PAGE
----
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Gas and Electricity Suppliers
An official of a gas or electricity company may enter your home if :
- You agree to let the official enter.
- A magistrate has given the official a warrant authorising the official to enter.
- There is an emergency and the official has reason to believe that there is danger to life or property .
- Inspect, substitute, re-install a meter (including a pre-payment meter).
- Add, alter or repair supply lines or pipes and other fittings.
- Remove from a pre-payment meter money or tokens belonging to the supplier.
- Inspect any other fittings.
- Disconnect the supply or remove a meter or other fittings in certain circumstances.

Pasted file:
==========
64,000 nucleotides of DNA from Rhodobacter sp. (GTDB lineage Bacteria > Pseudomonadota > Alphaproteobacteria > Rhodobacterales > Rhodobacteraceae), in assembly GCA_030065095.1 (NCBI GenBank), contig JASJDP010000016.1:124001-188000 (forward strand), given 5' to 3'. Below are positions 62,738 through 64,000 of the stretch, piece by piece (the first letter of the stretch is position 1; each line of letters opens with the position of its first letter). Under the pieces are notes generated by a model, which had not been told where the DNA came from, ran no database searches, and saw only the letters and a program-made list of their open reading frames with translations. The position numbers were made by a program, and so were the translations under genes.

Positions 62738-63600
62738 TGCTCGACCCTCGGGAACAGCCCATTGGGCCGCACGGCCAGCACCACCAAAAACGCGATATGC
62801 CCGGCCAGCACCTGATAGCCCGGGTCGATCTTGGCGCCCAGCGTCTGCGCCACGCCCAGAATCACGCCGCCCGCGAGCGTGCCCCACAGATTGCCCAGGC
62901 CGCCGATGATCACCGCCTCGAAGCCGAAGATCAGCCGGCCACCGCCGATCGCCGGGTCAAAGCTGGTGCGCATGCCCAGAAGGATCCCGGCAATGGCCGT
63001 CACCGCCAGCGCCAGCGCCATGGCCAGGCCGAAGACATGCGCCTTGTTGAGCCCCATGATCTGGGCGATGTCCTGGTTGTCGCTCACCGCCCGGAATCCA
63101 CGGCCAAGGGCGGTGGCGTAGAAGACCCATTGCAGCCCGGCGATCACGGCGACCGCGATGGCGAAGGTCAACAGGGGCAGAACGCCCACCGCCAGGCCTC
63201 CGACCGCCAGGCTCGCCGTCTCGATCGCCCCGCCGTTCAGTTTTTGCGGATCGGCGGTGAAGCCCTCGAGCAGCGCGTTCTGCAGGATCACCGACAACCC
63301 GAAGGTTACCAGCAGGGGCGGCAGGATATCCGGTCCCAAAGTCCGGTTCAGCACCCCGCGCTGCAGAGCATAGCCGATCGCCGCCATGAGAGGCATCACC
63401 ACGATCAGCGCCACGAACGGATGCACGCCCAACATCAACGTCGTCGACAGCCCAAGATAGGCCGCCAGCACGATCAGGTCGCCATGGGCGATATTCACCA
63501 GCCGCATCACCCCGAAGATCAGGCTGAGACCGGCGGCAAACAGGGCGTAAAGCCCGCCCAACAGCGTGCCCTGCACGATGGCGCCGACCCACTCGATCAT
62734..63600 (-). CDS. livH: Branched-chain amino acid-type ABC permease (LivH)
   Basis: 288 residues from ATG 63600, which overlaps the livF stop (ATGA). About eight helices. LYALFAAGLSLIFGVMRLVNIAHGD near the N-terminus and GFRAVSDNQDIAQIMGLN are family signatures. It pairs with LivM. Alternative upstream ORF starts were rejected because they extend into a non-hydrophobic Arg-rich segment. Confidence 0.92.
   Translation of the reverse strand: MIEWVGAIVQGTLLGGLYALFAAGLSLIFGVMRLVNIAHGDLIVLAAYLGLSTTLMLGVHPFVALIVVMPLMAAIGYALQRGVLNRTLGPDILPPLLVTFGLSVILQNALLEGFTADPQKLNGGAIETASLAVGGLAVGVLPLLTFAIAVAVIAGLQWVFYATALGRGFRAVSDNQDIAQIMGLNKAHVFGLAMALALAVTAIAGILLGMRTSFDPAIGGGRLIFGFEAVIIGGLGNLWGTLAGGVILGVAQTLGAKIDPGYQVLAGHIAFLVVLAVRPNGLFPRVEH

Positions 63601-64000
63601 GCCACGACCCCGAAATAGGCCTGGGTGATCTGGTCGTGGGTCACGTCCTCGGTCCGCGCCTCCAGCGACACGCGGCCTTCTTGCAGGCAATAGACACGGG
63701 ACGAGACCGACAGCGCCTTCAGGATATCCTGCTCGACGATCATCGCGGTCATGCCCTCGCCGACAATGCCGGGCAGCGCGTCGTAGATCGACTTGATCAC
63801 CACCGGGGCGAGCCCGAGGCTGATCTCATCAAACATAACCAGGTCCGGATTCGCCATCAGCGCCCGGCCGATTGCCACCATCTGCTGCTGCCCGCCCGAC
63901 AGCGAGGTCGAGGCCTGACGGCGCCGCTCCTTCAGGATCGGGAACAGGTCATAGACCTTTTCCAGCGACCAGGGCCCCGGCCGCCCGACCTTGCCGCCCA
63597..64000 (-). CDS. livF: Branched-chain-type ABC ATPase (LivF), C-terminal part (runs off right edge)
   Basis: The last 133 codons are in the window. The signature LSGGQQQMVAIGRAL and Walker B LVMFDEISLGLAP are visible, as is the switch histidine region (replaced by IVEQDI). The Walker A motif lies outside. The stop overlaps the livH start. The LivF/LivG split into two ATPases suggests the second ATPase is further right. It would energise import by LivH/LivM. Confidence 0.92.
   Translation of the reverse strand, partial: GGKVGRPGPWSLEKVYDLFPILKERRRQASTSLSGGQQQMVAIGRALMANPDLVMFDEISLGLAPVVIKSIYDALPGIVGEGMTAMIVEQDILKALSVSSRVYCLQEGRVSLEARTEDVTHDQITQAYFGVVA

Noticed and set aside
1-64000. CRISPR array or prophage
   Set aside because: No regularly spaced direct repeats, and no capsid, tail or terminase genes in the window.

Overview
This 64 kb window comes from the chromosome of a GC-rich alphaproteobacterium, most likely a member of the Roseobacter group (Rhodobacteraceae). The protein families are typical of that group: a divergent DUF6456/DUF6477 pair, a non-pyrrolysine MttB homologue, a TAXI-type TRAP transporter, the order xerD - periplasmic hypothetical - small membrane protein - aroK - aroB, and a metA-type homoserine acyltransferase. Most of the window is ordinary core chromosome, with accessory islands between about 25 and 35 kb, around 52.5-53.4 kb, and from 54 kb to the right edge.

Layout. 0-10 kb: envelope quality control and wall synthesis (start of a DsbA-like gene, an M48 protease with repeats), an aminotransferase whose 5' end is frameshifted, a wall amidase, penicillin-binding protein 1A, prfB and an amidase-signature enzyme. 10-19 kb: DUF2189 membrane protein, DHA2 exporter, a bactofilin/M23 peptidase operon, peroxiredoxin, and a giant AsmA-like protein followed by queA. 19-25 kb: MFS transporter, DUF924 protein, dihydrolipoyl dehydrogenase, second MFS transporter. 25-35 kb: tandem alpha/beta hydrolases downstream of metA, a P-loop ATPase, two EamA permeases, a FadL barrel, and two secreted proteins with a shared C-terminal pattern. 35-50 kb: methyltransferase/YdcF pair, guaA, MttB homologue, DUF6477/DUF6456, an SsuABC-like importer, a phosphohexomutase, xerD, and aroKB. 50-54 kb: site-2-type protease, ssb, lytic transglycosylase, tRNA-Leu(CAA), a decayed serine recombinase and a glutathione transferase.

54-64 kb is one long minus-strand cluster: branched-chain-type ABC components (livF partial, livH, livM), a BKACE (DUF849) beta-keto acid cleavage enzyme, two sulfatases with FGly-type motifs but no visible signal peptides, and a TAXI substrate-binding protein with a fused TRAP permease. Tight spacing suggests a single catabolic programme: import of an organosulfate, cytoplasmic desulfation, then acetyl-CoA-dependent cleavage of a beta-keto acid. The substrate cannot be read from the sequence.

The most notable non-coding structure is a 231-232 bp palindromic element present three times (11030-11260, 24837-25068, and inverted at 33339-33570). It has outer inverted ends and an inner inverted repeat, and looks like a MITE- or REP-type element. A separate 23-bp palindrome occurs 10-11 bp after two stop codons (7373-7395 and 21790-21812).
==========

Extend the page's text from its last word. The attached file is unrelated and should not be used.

- You have been given at least twenty-four hours' notice (except in certain circumstances where at least 2 or 5 days or up to a week may be required ); and
- He or she has asked to be admitted and you have refused; or
- The premises are unoccupied.
It is a criminal offence intentionally to obstruct a person who has a warrant or who asks to be admitted in an emergency ; the maximum penalty is a fine on level 3 (currently £1000). It is not an offence to refuse to let the official enter if there is no emergency and the official does not have a warrant.
The law governing those powers of entry is to be found in
- the Rights of Entry (Gas and Electricity Boards) Act 1954;
- Schedule 2B of the Gas Act 1986 (inserted by the Gas Act 1995) which sets out the “Gas Code”)
- Schedule 6 of the Electricity Act 1989, which sets out the “Electricity Code”)